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Welcome @Andrea23. It's normal to be terrified before this kind of surgery whether for yourself or for your loved ones. At least for you the others are going before you so you'll have both experience and support when your time cones. You'll probably even find yourself losing lots pre-op as you care for your husband. Not that they take much caring due to the surgery,.....but my experience of men after anything (even man flu or stabbing a toe), is that they tend to be babies!!!!! :)

There's no reason coffee needs to be off your menu post surgery. While I've heard some surgeon's font want you drinking it, most are perfectly fine about it as long as you don't drink excessive amounts and don't add sugar to it. I haven't had sugar in mine for decades, so no problem here. I also had RNY bypass because of pre-existing reflux. My surgeon won't perform sleeve surgery for patients that do. Solved my reflux immediately which was an added bonus. Best wishes moving forward for your entire family.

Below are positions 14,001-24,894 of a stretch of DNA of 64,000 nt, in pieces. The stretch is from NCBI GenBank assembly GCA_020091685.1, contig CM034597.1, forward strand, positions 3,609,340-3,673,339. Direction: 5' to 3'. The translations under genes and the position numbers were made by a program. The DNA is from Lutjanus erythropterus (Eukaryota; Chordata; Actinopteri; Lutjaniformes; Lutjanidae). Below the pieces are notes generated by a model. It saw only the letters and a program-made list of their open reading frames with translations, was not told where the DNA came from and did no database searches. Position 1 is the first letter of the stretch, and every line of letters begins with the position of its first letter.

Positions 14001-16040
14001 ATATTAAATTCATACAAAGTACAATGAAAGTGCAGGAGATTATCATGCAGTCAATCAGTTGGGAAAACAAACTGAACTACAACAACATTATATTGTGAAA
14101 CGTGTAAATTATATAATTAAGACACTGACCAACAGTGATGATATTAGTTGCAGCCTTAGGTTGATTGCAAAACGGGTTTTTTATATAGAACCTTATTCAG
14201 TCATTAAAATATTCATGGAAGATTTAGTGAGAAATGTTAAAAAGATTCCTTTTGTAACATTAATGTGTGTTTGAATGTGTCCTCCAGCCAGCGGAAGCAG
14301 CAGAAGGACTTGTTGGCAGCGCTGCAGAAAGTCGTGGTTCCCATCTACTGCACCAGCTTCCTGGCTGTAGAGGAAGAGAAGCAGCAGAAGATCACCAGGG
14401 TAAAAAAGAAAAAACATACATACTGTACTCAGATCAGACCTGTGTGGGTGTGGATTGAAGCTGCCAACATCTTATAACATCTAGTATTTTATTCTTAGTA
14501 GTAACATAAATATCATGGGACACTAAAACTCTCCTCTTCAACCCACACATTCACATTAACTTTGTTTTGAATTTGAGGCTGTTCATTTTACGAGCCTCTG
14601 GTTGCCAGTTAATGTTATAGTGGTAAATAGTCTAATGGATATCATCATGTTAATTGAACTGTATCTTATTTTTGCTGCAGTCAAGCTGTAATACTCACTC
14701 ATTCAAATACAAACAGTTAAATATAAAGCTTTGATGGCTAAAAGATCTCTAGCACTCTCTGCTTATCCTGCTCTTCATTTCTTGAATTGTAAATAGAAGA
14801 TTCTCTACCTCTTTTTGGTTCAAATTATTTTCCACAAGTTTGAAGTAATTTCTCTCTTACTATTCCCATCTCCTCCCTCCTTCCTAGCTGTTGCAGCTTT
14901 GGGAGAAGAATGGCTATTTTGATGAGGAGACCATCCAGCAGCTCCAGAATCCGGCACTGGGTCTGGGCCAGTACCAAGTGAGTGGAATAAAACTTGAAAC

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Welcome.  I hated coffee before surgery.  But I drink several cups now..  I prefer it cold, actually.  There are very few things I can’t eat in moderation now that I’m at goal.  I don’t tolerate fried foods but that’s ok.  I had uncontrolled diabetes, high blood pressure, high cholesterol, kidney issues.  I took 18 pills a day.  Now I take 1 thyroid.  I was sent home with insulin and told to reduce it every couple of days, that was a Friday night.  I struggled all weekend to keep my blood sugars up.  That Monday; 5 days out I was taken off all insulin.  

My daughter and son in law both had RNY in June on the same day.  They are both doing great.  

You will be amazed at all the doors that open.  I can go sledding with the grandkids till my boney butt gets sore.  I sucked up my fear of water and became scuba certified (my hubby is a diving fanatic and an instructor-for Years I spent time in a beach chair.  I couldn’t get cleared because of my health issues).  I am coming up on my 6 year surgiversary.  I’ve had no complications.  There is really nothing I miss.  I like having size 2-4 clothes.  I don’t worry about spilling over into someone else’s area on a plane.  I have a few things I just can’t gag down anymore; eggs and hamburger.  I eat chicken a lot.  I also like Greek yogurt now.  I still hate veggies but love fruit.